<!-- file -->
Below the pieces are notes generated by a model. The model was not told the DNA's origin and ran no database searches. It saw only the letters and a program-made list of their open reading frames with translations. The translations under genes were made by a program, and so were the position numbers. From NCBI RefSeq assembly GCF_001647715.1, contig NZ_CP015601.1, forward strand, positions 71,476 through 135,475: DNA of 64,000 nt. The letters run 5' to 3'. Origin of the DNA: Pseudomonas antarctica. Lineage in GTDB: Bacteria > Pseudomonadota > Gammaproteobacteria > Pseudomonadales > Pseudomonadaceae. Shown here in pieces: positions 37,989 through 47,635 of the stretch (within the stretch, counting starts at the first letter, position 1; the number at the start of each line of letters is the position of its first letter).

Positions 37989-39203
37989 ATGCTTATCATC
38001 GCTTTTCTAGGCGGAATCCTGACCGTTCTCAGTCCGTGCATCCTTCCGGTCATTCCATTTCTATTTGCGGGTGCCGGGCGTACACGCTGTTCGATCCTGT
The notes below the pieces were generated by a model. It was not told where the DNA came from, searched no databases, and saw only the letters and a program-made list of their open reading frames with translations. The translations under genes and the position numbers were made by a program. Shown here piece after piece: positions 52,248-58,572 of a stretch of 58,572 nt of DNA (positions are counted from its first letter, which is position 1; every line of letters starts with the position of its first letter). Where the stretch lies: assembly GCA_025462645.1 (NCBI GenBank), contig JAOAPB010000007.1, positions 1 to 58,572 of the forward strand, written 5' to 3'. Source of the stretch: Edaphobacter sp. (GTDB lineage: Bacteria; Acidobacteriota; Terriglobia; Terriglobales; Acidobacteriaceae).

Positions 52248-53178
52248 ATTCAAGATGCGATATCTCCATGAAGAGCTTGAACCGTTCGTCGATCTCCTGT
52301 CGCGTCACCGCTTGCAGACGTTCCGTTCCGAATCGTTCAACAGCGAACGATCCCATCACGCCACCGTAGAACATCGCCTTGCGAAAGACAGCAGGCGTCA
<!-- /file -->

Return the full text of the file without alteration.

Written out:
Below the pieces are notes generated by a model. The model was not told the DNA's origin and ran no database searches. It saw only the letters and a program-made list of their open reading frames with translations. The translations under genes were made by a program, and so were the position numbers. From NCBI RefSeq assembly GCF_001647715.1, contig NZ_CP015601.1, forward strand, positions 71,476 through 135,475: DNA of 64,000 nt. The letters run 5' to 3'. Origin of the DNA: Pseudomonas antarctica. Lineage in GTDB: Bacteria > Pseudomonadota > Gammaproteobacteria > Pseudomonadales > Pseudomonadaceae. Shown here in pieces: positions 37,989 through 47,635 of the stretch (within the stretch, counting starts at the first letter, position 1; the number at the start of each line of letters is the position of its first letter).

Positions 37989-39203
37989 ATGCTTATCATC
38001 GCTTTTCTAGGCGGAATCCTGACCGTTCTCAGTCCGTGCATCCTTCCGGTCATTCCATTTCTATTTGCGGGTGCCGGGCGTACACGCTGTTCGATCCTGT
The notes below the pieces were generated by a model. It was not told where the DNA came from, searched no databases, and saw only the letters and a program-made list of their open reading frames with translations. The translations under genes and the position numbers were made by a program. Shown here piece after piece: positions 52,248-58,572 of a stretch of 58,572 nt of DNA (positions are counted from its first letter, which is position 1; every line of letters starts with the position of its first letter). Where the stretch lies: assembly GCA_025462645.1 (NCBI GenBank), contig JAOAPB010000007.1, positions 1 to 58,572 of the forward strand, written 5' to 3'. Source of the stretch: Edaphobacter sp. (GTDB lineage: Bacteria; Acidobacteriota; Terriglobia; Terriglobales; Acidobacteriaceae).

Positions 52248-53178
52248 ATTCAAGATGCGATATCTCCATGAAGAGCTTGAACCGTTCGTCGATCTCCTGT
52301 CGCGTCACCGCTTGCAGACGTTCCGTTCCGAATCGTTCAACAGCGAACGATCCCATCACGCCACCGTAGAACATCGCCTTGCGAAAGACAGCAGGCGTCA